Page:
My rating: 4 of 5 stars
This is book #3 in a historical mystery series with Abigail Adams as the protagonist. I have enjoyed this series immensely so far, and this book is no exception. A student at Harvard College has been murdered, and his slave is accused of the deed. Abigail is convinced of the slave’s innocence and sets out to find the real killer.
Integrated into the mystery is the increasing tension between the British and the patriots stemming from the dumping of tea in Boston Harbor. Characters such as Sam Adams and Paul Revere dot the story as well as Abigail’s husband, of course. Given the fact that I think the best thing John Adams ever did in his entire life is to marry Abigail, he is drawn fairly, although probably in a more positive light than I would be inclined to do (I am not a fan). That being said, I enjoy the author’s depiction of Abigail immensely and have no problem with her depiction of Abigail’s husband, as the book is told from Abigail’s point of view, and no one doubts the couple’s love for each other.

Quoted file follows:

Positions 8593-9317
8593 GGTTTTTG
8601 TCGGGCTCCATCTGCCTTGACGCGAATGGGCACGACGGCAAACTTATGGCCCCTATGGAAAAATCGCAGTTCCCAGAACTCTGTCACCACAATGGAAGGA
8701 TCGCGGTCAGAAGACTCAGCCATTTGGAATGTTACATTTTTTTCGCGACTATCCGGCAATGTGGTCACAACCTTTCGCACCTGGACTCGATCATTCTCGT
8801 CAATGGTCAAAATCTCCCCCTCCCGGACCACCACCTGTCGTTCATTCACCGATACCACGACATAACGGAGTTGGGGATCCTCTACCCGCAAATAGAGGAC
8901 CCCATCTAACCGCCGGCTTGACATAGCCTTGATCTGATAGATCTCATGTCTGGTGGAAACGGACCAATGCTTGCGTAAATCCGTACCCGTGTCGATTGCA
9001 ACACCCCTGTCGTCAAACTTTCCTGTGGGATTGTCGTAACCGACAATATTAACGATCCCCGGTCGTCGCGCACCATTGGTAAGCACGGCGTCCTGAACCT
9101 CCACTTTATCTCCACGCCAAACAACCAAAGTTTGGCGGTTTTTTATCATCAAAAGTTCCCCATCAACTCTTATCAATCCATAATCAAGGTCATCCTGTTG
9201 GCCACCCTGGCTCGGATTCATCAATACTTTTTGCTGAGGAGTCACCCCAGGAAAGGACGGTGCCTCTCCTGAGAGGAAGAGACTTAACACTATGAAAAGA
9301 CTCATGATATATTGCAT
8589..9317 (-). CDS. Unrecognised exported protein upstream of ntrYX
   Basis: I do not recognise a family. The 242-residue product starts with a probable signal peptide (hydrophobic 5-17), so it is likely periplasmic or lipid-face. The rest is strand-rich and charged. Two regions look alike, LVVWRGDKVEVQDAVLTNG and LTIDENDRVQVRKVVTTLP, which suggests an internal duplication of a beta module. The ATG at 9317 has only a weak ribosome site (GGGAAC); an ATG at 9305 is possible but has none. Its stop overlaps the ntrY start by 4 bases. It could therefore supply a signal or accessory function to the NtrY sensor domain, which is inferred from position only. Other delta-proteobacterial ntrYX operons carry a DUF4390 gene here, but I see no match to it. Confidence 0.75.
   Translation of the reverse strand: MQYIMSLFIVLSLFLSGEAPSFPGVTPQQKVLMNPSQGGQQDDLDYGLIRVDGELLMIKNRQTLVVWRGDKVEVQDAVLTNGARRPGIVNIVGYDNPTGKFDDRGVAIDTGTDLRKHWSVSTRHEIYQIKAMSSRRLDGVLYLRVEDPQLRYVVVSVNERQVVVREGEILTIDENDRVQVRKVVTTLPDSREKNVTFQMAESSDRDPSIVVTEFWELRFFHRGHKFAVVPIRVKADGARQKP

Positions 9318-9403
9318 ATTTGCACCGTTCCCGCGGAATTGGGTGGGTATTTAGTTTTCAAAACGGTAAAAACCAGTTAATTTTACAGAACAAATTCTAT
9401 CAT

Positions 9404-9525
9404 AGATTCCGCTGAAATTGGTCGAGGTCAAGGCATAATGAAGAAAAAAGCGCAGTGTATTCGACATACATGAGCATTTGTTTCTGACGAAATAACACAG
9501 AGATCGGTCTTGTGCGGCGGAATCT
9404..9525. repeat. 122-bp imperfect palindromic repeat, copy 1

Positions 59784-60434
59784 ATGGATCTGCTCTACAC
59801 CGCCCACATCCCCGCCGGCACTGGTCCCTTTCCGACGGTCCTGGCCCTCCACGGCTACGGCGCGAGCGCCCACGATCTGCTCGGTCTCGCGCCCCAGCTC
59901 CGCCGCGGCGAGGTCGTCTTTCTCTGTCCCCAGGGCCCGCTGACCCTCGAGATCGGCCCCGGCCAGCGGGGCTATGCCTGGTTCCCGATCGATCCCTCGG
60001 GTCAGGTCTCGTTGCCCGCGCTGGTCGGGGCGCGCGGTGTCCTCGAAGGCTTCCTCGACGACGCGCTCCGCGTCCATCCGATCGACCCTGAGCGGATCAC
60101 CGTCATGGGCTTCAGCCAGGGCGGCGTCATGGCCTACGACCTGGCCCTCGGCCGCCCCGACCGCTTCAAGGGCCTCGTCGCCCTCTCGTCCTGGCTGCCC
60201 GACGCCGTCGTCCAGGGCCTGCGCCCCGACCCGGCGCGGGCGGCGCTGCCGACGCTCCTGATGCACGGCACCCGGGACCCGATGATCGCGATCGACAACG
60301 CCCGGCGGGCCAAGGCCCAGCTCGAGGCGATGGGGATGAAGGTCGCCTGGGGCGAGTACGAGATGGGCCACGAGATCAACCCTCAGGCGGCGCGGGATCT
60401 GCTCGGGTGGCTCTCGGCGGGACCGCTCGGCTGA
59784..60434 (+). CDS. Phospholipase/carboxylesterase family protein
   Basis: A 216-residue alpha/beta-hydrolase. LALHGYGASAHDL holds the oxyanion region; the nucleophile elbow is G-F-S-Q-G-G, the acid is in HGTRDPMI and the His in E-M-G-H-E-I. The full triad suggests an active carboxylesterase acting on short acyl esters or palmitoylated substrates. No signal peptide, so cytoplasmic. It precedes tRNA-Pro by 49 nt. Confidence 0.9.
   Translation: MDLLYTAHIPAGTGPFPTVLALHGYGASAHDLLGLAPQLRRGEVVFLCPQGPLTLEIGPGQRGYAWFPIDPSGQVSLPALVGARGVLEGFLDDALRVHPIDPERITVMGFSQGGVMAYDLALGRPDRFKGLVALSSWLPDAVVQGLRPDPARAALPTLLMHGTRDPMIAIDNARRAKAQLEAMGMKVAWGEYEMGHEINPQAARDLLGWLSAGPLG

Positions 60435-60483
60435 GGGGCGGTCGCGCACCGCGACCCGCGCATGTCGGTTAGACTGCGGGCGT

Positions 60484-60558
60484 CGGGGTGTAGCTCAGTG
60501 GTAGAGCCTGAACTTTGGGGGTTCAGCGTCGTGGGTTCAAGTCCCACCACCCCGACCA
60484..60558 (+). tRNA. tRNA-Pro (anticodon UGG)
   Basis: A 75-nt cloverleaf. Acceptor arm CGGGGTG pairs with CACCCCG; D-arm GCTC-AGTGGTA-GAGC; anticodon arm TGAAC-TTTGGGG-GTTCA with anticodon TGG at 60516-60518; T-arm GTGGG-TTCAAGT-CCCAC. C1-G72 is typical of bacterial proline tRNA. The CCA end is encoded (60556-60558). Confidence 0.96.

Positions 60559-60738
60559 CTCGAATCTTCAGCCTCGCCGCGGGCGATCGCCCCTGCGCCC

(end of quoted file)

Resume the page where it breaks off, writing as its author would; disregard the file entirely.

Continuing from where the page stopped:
I also very much liked the book’s portrayal of the philosophical dilemma regarding the impending war and what methods are justified morally to win the war. It is a topic that is still relevant and is eloquently discussed in the story without being heavy-handed.
The mystery is reasonably interesting, and the historic backdrop is well-drawn, accurately depicted, and well integrated into the story.
I started out as a fan of the author’s fantasy books (writing as Barbara Hambly), but this historical mystery series is a strong addition to her work. I highly recommend them!